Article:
Director Ridley Scott has multiple classics on his filmography, but reflecting on his resume reveals what is really an unfortunately modest hit-to-miss ratio. Looking at his record post-2000, he’s made some great movies, like the quick con drama Matchstick Men and the smart, thrilling The Martian, but his record is also tarnished with whiffs like Alien: Covenant, Robin Hood, and Prometheus. It’s made it so that walking into any of his films is basically a coin flip when it comes to expectations. This is part of the baggage that comes with his latest, All The Money In The World… but even that plays second fiddle to the major behind-the-scenes shake-ups that this film forever will be associated with.
Following recent horrific allegations against actor Kevin Spacey, Ridley Scott made the decision to alter All The Money In The World significantly. With only weeks leading up to release, Scott recast Spacey in the role of legendary oil tycoon John Paul Getty, replacing him with the great Christopher Plummer through extensive last-minute reshoots. Because of this, many movie-goers will be studying the movie for seams, looking for those specific edits. The impressive thing is that you won’t find many, as the filmmakers did a tremendous job in that department. The less positive side of the whole matter, however, is that despite some standout performances, the film is ultimately mostly mediocre.
Primarily set in the early 1970s, the film centers on one of the richest families in American history, and the scandal surrounding them that shocked the world. At a time when J. Paul Getty (Christopher Plummer) was seen as the wealthiest man in the world, his favorite grandson, John Paul Getty III (Charlie Plummer, no relation) was kidnapped by criminals while living in Rome. With his prime captor, Cinquanta (Romain Duris), asking for a large $17 million payoff, the teen’s mother, Gail Harris (Michelle Williams) — who had divorced from the Getty family years earlier — turned to the family’s patriarch for help. When the oil magnate refuses to pay on the grounds that it could potentially inspire kidnappings of his other grandchildren, Gail works side by side with Getty’s security man, Fletcher Chase (Mark Wahlberg), to find her abducted son and bring him home before it’s too late.
Clearly All The Money In The World has an amazing story to tell based on true events, though it’s in the bones of the script where the film finds its deepest issues. With a movie like this, steeped in a certain amount of history and requiring the audience to have a degree of background about the subject matter, you hope that it finds a creative way to help it handle the expositional load. Unfortunately, the whole thing winds up stalling upfront as that job is bungled. It always feels lazy when a feature leans on either voice-over narration or flashbacks to spew information unavailable in the straight narrative, and David Scarpa’s script actually uses both liberally in the opening of the story without actually committing to either one as legitimate storytelling devices. The result has the film scrambling to find its feet as the second act begins, and while it eventually does, it also never entirely recovers from the rocky start.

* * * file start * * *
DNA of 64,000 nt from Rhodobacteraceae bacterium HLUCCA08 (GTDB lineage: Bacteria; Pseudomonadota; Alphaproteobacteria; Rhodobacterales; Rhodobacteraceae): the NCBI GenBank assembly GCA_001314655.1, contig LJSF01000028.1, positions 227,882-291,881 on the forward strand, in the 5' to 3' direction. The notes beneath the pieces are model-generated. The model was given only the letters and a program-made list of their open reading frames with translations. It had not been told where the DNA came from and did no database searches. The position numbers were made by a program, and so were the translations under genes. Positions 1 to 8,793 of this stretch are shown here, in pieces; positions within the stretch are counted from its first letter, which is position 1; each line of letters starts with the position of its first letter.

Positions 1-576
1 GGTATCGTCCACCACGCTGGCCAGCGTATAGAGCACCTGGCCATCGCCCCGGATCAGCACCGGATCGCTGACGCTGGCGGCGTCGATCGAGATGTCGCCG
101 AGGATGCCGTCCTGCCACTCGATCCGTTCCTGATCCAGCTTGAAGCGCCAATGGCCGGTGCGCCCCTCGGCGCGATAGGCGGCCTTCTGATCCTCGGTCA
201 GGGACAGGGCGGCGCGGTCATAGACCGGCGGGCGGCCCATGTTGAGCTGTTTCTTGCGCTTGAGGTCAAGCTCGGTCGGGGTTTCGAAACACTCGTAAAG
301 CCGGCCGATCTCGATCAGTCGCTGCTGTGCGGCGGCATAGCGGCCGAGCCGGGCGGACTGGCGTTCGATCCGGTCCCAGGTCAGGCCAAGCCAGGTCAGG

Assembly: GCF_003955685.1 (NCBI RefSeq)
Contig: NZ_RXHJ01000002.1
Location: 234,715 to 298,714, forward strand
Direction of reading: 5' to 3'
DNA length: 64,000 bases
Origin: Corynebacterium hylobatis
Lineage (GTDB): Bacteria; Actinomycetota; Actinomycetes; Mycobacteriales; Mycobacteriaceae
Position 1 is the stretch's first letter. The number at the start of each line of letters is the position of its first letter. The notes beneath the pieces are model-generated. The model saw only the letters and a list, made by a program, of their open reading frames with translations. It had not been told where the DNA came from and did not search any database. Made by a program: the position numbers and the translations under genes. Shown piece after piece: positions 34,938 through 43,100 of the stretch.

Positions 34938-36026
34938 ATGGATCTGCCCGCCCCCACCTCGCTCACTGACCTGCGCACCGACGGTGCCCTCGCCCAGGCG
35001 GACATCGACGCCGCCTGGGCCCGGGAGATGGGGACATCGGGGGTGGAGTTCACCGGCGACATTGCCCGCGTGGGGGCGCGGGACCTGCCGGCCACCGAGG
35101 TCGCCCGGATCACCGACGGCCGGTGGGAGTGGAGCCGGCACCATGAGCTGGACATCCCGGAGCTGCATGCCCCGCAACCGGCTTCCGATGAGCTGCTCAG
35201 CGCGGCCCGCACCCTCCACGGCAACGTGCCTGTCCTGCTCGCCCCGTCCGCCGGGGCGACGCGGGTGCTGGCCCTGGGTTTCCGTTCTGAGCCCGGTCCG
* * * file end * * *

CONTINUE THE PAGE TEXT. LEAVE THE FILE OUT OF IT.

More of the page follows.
Ridley Scott eventually does make All The Money In The World work as a captivating thriller, complete with high stakes and beautiful high-contrast photography from regular collaborator Dariusz Wolski — but it also clearly helps that he’s working with some of the greatest performers in the game. Hearing about the aforementioned behind-the-scenes changes, you might expect that J. Paul Getty has a small role to play within the movie and little impact on the larger story; but you’d be completely wrong, and it’s honestly stunning to see what the production was able to accomplish in a limited amount of time with Christopher Plummer. It’s a massively complex portrayal, with the character balancing on a razor-thin line between “frugal billionaire” and “capitalism-born monster,” but Plummer delivers a stunning turn impressively reminiscent of Orson Welles’ Citizen Kane.
On the flip side of this you have Michelle Williams’ Gail Harris, who is made powerless by the situation she’s facing, but battles through it with fortitude and grit — provided to her with fantastic intensity by the performer. It’s a transformative turn in its own right, with the actress putting on an interesting and very specific accent in the character, but it succeeds in rendering her invisible, the audience only seeing a grieving mother doing everything she can to try and get her child back. It’s one of Williams’ best pieces of work, which is actually saying a lot given her impressive resume.
All The Money In The World has fostered a great amount of attention and conversation thanks to its last minute casting alterations, and will probably always be remembered for exactly that. Of course, that’s a double-edged sword. It’s stunning to see what Ridley Scott was able to do with the inclusion of Christopher Plummer, but at the same time you are left wishing that there was more to the film to which the performance was added.